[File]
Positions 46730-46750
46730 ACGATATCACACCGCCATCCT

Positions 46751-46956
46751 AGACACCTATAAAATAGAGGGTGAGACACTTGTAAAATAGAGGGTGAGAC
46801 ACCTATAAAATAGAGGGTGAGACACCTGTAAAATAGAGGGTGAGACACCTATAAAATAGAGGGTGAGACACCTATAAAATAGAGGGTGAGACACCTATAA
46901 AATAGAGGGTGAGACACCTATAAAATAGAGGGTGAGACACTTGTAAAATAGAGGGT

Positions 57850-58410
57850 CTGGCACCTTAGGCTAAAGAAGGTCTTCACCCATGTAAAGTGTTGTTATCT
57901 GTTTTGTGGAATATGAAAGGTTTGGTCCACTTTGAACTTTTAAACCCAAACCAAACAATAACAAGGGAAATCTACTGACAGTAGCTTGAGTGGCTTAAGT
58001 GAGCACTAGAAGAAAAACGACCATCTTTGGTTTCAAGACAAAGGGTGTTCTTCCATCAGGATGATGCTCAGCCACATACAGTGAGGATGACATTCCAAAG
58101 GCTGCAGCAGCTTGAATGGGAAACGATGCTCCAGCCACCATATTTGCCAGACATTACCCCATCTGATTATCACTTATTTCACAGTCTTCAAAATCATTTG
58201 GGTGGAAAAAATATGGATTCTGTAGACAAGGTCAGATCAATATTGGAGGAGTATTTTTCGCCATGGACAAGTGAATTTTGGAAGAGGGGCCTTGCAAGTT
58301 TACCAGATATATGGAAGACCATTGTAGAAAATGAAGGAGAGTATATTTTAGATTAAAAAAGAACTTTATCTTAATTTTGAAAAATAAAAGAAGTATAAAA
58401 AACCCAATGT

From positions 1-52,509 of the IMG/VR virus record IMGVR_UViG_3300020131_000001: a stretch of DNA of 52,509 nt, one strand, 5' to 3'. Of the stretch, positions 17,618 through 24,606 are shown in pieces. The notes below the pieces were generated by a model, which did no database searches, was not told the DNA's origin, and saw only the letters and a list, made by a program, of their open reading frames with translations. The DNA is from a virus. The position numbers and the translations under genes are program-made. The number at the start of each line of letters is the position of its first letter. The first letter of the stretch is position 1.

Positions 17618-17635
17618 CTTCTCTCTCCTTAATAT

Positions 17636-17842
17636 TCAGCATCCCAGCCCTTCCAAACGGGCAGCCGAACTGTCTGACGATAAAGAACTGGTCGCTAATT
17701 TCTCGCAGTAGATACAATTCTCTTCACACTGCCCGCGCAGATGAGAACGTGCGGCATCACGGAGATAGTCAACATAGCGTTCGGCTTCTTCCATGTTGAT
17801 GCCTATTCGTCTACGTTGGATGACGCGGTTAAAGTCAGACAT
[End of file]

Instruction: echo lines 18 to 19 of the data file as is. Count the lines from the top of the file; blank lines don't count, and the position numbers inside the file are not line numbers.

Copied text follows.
Positions 17636-17842
17636 TCAGCATCCCAGCCCTTCCAAACGGGCAGCCGAACTGTCTGACGATAAAGAACTGGTCGCTAATT